Opening Hours

Café, galleries and shop: Tuesday – Sunday 11am – 5pm

House: Tuesday – Sunday 12  – 5pm

Free, timed entry tickets to the House are available at the information desk on arrival or online here.

Last entry to the House is at 4.30pm

Access Information & Contact Us

Find access information here. 

+44 (0)1223 748 100
mail@kettlesyard.cam.ac.uk

 

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Find out What’s On at Kettle’s Yard here.

Transcript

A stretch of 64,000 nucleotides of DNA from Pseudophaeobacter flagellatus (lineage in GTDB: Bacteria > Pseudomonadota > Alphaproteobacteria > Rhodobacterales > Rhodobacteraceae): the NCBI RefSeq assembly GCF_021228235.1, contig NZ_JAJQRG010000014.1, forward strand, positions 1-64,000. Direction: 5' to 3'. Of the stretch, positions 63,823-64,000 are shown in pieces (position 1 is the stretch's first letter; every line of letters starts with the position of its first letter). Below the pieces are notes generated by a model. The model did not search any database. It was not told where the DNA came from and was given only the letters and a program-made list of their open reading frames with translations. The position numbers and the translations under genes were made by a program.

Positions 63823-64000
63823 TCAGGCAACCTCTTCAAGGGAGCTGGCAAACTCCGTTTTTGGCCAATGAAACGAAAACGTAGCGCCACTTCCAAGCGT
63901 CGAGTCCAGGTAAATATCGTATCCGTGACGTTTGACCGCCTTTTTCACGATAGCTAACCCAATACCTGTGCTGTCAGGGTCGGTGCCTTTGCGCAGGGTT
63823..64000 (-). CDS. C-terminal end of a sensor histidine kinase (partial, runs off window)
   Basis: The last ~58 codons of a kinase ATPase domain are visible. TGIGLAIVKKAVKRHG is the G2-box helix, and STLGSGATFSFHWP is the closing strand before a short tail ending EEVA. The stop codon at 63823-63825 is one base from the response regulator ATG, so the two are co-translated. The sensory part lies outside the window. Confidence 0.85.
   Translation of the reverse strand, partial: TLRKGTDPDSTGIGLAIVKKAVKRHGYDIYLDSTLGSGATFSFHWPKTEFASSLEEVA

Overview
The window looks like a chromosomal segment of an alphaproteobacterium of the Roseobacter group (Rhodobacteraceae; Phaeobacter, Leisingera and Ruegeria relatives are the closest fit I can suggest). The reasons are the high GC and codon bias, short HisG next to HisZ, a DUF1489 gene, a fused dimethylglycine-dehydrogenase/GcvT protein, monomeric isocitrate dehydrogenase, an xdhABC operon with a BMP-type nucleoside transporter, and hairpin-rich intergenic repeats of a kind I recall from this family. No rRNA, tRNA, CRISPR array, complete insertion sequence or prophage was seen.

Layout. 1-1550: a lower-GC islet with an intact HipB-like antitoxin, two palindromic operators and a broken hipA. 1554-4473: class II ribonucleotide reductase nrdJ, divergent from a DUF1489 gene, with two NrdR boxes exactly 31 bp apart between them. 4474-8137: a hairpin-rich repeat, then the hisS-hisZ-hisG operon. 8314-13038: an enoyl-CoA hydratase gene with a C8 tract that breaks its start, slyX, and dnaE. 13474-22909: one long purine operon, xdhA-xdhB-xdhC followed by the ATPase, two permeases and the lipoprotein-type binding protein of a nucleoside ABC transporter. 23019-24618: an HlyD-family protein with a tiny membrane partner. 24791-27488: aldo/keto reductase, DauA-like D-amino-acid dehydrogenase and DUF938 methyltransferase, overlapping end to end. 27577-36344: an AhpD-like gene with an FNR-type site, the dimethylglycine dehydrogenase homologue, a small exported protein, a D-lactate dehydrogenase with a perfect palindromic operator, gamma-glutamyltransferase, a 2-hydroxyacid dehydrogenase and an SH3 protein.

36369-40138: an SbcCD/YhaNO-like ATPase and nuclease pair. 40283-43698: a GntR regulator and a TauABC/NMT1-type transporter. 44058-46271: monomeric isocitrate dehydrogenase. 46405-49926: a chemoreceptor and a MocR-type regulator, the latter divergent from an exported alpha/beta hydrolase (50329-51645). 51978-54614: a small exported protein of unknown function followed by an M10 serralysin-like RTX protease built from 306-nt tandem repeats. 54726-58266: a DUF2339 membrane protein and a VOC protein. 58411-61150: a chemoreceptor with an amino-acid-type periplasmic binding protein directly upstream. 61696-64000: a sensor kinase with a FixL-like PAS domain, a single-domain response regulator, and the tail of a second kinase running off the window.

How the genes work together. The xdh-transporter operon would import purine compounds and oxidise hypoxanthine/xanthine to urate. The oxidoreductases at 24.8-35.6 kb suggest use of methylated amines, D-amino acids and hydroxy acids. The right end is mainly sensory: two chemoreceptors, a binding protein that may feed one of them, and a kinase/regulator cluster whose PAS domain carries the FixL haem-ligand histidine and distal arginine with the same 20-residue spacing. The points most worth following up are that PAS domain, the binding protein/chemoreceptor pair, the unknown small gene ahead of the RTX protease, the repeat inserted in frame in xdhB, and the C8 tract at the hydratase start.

[Eggebert]: It was about living in his artwork and disrupting it. It was also about the fear of breaking things or moving something out of place. For example, with the table, because we knew that in the kitchen there had been red gingham curtains and part of my activity there was to remake those curtains, we decided we’d get a red gingham plastic tablecloth, so it would go with the curtains in the kitchen and to have this over the table. So we did take the candlesticks and the other objects on the table off, and said ‘well, we had to eat somewhere’. So we put this red gingham tablecloth… and one of the invigilators just couldn’t bear this, it just horrified her, because that particular space is sort of a green, dark, soft space and the red just clashed. So there was something about the whole aesthetic encounter of the space. That was the kind of thing, that we were conscious of us, just physically, what we wore might clash or where we stood might disrupt the balance or where the cot was and so on. [Walker]: That was very much the space where we took possession of the house every morning. Because, remember, we weren’t staying overnight in the house most of the week so we’d get up, about 7 o’clock, and we’d walk to Kettle’s Yard and we’d sit down then we’d take it over, in this almost ritualistic way really, and we’d have breakfast and Freddie [their son] would shout and want to get out… did he have a high chair? yeah… it would bring noise into the place, it would bring different colours into the place, it would bring probably the concept of youth into the house as well, of people of a younger age, into the space and using the space, because not many children go in there, it’s one of those places where you can feel the fear and anxiety of parents as they take their children around the place that they’re going to smash everything up. I didn’t actually feel that worry about breakages because I don’t have a problem with breakages which, you know, was actually part of the work that I did there, was breaking stuff up. Not in a, sort of, aggressive way but that was incidental to what I was doing there. But I did feel very much that I was an intruder.